Back in October I talked—with great interest and at length—with Anne Van Camp, director of the Smithsonian Institution Archives, about the various roles archives serve and the challenges they face. One of the interesting things Anne mentioned was an exhibition that took place earlier this year at Emory University in Atlanta and featured the novelist Salman Rushdie’s original manuscripts, papers and digital material.
While it’s common for specialized libraries and archives to preserve the papers of important writers, the days of handwritten journals and early drafts of manuscripts covered with corrections or scrawled notes are numbered. In the future, writers’ born-digital archives of successive drafts and their professional and even personal correspondence are destined to present archivists with complex issues, such as how to open, read, and search original files, floppy disks, and CDs, for example, as time and technology march on and data loss threatens the digital chunks of literary history.An interview with Salman Rushdie about locating his archives at Emory University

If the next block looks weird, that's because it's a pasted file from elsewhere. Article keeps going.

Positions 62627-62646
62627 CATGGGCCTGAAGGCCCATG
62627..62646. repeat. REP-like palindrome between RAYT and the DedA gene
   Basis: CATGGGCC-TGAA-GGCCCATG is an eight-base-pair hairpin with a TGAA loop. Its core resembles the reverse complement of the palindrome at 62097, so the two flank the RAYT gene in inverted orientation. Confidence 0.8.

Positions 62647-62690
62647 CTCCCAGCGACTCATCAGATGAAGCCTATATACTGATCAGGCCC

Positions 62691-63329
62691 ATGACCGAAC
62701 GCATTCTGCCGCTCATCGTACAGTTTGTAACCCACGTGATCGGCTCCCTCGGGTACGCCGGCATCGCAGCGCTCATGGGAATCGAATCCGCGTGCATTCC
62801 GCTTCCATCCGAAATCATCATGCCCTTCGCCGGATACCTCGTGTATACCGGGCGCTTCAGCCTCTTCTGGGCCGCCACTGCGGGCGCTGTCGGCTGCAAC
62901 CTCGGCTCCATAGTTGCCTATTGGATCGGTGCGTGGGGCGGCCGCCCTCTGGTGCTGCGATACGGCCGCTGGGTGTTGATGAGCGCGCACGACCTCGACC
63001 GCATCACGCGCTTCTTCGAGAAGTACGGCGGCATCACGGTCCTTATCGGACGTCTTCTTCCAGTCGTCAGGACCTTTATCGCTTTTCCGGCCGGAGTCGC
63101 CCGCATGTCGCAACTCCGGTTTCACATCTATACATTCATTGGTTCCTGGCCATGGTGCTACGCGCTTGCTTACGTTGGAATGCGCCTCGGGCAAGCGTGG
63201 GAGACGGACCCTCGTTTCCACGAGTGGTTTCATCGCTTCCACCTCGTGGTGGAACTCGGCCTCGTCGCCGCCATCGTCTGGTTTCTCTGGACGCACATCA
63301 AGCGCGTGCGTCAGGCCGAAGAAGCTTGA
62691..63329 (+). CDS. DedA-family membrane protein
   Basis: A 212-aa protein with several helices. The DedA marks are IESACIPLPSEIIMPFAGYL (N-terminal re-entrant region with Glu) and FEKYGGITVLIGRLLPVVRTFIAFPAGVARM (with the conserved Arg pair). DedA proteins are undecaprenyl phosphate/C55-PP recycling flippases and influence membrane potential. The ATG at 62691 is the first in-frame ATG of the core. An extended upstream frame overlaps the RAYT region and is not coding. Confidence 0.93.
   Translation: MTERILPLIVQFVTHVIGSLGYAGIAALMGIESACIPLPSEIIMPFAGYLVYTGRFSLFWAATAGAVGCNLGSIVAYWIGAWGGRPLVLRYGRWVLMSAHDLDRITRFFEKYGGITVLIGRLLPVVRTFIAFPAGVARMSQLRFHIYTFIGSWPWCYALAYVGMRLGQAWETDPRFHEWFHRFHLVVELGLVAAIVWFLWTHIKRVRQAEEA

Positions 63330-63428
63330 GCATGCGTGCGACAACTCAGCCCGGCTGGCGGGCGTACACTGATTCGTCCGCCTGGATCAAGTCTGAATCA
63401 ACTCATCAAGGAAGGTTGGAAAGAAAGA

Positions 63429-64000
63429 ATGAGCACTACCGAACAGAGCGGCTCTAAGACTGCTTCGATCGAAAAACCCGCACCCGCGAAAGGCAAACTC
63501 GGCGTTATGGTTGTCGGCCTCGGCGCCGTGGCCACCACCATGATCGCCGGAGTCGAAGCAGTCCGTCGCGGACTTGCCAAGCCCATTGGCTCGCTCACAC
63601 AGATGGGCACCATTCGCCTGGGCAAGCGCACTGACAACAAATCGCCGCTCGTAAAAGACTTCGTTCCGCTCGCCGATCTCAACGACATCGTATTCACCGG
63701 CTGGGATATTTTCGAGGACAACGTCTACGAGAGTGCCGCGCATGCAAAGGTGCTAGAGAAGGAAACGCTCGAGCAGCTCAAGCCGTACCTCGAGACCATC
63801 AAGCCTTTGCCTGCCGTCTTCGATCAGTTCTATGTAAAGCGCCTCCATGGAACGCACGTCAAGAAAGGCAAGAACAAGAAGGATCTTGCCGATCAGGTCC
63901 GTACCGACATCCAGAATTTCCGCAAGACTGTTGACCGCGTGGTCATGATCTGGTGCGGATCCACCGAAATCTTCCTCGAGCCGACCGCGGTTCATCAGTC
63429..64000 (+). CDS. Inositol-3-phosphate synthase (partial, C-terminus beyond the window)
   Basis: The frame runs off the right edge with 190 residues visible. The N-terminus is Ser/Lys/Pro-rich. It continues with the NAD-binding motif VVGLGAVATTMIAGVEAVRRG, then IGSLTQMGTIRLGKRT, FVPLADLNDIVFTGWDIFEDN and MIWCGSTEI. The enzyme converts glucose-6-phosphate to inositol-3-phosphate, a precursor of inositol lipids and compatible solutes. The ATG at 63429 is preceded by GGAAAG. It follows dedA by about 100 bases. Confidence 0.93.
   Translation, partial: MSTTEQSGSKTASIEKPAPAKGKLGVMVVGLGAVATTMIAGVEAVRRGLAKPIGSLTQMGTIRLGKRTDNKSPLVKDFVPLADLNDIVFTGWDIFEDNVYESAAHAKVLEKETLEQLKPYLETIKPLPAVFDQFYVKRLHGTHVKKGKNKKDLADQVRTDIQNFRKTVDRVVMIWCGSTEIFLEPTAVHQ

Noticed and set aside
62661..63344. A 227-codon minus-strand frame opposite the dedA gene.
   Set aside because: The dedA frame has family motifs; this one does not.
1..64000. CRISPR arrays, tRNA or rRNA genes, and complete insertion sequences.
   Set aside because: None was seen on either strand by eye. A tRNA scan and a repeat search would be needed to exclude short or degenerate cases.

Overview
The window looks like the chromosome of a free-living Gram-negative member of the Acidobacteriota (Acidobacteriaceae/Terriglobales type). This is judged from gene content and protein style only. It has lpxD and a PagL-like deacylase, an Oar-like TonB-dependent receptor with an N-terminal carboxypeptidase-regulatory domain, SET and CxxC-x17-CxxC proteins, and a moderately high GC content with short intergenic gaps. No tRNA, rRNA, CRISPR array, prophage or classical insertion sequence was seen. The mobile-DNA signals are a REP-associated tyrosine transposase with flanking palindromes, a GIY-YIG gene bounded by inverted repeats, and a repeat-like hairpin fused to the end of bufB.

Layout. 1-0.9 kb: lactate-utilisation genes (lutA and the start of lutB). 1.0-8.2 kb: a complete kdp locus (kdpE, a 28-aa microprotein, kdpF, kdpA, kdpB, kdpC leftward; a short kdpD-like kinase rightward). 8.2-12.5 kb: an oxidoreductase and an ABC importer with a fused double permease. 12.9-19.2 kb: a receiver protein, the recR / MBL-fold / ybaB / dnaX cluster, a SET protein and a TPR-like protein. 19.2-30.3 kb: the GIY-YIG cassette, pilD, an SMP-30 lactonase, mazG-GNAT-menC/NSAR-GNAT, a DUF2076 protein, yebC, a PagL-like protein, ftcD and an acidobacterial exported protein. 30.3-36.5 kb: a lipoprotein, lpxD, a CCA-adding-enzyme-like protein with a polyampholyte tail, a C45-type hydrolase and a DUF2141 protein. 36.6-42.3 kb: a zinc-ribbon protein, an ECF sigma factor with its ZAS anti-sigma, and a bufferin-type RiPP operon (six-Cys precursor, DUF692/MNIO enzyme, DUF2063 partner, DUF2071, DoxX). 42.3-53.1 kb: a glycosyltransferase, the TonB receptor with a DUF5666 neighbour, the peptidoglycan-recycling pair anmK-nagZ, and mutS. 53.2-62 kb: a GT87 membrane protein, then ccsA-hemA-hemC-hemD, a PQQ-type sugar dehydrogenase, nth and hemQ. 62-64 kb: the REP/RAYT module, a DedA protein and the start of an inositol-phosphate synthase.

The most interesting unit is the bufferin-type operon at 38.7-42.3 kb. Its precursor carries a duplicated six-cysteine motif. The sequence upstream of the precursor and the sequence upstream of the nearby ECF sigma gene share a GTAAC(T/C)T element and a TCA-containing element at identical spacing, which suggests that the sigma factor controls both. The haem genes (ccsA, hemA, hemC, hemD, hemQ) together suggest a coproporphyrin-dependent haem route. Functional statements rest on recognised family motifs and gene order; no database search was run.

The show at Emory, according to a New York Times report, in addition to kinds of artifacts you’d expect such as ephemera like book covers and handwritten journals, included four Apple computers (one of which was destroyed by a spilled Coke), and 18 gigabytes of data for visitors to explore. While a special visit to a famous writer’s studio or home might evoke a sense of time or place and provoke one’s imagination, the Emory project made it possible for visitors to literally browse through Rushdie’s file directories and documents and his computer’s desktop in order to better understand the digital and creative context in which he worked. (To see a video of what that looked like, click here).
“Fifty years from now,” as Erica Farr, director of born-digital initiatives at the Robert W. Woodruff Library at Emory suggested, “people may be researching how the impact of word processing affected literary output.” If they do, collections like Rushdie’s, the fifty 5 ¼-inch floppy disks John Updike sent to Harvard before he died, and Norman Mailer’s archive at the Ransom Center at the University of Texas, Austin (which includes 349 computer disks, 47 electronic files, 40 CDs, six mini data cartridges, three laptop computers, and one Ampex magnetic tape spool) will, no doubt, provide unprecedented insights into the working process of writers in the early digital era. That is, of course, if the digital material stored on what is almost-certain-to-become-obsolete technology remains decipherable and accessible. But that suggests another story, and the content for another blog post, somewhere down the road . . .